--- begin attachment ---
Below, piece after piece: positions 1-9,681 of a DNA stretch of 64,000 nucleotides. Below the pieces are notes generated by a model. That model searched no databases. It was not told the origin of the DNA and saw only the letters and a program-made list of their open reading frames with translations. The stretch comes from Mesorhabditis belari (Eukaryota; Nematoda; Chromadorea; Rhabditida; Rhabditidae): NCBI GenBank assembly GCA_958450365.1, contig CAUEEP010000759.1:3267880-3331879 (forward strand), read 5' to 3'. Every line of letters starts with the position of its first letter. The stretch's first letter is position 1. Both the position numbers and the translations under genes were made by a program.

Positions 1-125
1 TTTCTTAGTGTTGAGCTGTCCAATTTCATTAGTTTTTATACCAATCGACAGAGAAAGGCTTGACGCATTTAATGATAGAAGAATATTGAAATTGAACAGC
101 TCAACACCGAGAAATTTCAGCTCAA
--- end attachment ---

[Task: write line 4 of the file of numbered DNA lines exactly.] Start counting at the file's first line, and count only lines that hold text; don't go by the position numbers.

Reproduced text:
101 TCAACACCGAGAAATTTCAGCTCAA